Indian Journal of Urology
LETTER TO EDITOR
Year
: 2014  |  Volume : 30  |  Issue : 4  |  Page : 457--458

Re: Sabharwal S, Macaden AR, Abrol N, Mukha RP, Kekre NS. A novel computer based stent registry to prevent retained stents: Will patient directed automated short message service and letter generator help? Indian J Urol 2014;30:150-2


Jayesh Modi, Ramya Nagarajan, Suresh Kumar 
 Department of Urology and Renal Transplantation, Smt. Gulabben Rasiklal Doshi and Smt. Kamlaben Mafatlal Mehta Institute of Kidney Diseases and Research Centre and Dr. H. L. Trivedi Institute of Transplantation Sciences, Civil Hospital Campus, Asarwa, Ahmedabad, Gujarat, India

Correspondence Address:
Jayesh Modi
2, Kamdhenu Apt., Behind St Xaviers Loyolla Hall School, Memnagar, Ahmedabad 380 052
India




How to cite this article:
Modi J, Nagarajan R, Kumar S. Re: Sabharwal S, Macaden AR, Abrol N, Mukha RP, Kekre NS. A novel computer based stent registry to prevent retained stents: Will patient directed automated short message service and letter generator help? Indian J Urol 2014;30:150-2 .Indian J Urol 2014;30:457-458


How to cite this URL:
Modi J, Nagarajan R, Kumar S. Re: Sabharwal S, Macaden AR, Abrol N, Mukha RP, Kekre NS. A novel computer based stent registry to prevent retained stents: Will patient directed automated short message service and letter generator help? Indian J Urol 2014;30:150-2 . Indian J Urol [serial online] 2014 [cited 2020 Apr 1 ];30:457-458
Available from: http://www.indianjurol.com/text.asp?2014/30/4/457/142082


Full Text

Dear Editor,

We have read the original article titled "A novel computer based stent registry to prevent retained stents: Will patient directed automated short message service and letter generator help?" by Sabharwal et al., with great interest. [1] Forgotten stents produce encrustations and stones, which may require either a retrograde or antegrade approach to remove them. Most importantly, these can be prevented by taking certain precautions. We would like to congratulate the authors for applying a novel computer-based stent registry to minimize this issue, especially in a big country like India.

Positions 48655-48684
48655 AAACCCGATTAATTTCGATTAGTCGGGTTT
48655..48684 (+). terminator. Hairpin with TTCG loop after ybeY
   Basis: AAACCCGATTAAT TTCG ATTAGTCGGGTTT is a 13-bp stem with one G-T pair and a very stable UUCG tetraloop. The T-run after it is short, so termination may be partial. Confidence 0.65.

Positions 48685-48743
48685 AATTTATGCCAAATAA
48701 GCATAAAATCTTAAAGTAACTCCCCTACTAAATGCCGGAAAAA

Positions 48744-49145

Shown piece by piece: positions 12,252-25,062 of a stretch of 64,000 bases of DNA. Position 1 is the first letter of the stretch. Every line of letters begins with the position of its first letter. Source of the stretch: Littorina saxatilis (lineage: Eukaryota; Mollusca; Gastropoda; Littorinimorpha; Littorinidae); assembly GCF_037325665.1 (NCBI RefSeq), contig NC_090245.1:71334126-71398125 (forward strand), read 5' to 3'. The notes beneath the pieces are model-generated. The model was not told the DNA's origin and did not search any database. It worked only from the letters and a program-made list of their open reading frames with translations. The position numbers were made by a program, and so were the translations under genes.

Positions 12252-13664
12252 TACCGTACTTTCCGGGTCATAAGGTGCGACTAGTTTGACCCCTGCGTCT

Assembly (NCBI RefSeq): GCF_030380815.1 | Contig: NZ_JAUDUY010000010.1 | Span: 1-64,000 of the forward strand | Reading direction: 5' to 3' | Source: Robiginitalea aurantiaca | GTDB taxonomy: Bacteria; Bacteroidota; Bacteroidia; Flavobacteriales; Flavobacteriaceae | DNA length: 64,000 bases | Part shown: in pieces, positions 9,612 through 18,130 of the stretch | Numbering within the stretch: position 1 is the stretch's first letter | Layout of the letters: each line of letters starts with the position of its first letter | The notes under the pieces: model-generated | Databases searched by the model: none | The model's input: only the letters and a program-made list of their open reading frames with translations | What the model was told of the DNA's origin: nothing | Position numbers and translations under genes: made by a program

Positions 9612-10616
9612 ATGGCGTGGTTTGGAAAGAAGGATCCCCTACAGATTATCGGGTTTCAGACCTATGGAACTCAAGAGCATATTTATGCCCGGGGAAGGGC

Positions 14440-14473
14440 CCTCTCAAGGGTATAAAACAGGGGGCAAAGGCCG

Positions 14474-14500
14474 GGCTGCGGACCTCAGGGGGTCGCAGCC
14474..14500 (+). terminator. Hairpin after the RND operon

However, certain problems may occur during this patient-directed automated information system. The targeted population for this novel registry mainly resides in villages. Frequent change of mobile numbers, network connectivity issues, or inadequate balance in the SIM-card can make this population difficult to reach. Additionally, short message service (SMS) generated in English language may not be that useful for people knowing only regional languages.

Lack of documentation and patient's unawareness about the presence of stent were the common reasons for retained stents as mentioned by authors in their 10-year retrospective study. [1] We believe that one important cause of forgotten stents is inadequate explanation to the patient at the time of discharge by the house officers/junior resident doctors as they write up the discharge summary with explanations for further follow-up. We suggest certain simple but effective means to combat these pitfalls.

As visual impressions have a lasting impact on memory, it is the practice at our institute to get an X-ray KUB postoperatively and show the images of the stent to the patient (after removal of other tubes/catheters), stressing that he/she needs to get it removed. Second, as most patients requiring stent insertion usually have urolithiasis, we send a specimen of the calculus for structural and morphological stone analysis. The patient is told that he will have to pay us a second visit, at which time his stent would be removed, and strategies for preventing stone formation can be planned based on the results of the stone analysis. This review date is calculated in advance and written in the discharge summary. Third, involving the local doctor (or referring physician) into the whole process with a phone call/letter would help, as he or his family members would often visit the family physician for primary care, enabling us to trace the patient easily.

We like the authors' idea of sending letters, and the advantage is that it can be written in the regional language, and it is unusual that people change their permanent address frequently. Postal mail is still frequently used in our country despite technological advances such as email and mobile messaging. However, technology is changing very fast, and we should certainly use it to our advantage in health care delivery, as proposed by the authors. We conclude that by adding certain simple measures mentioned above to the novel computer-based stent registry we can make it even more effective to decrease the incidence of retained "double J" stents.

References

1Sabharwal S, Macaden AR, Abrol N, Mukha RP, Kekre NS. A novel computer based stent registry to prevent retained stents: Will patient directed automated short message service and letter generator help? Indian J Urol 2014;30:150-2.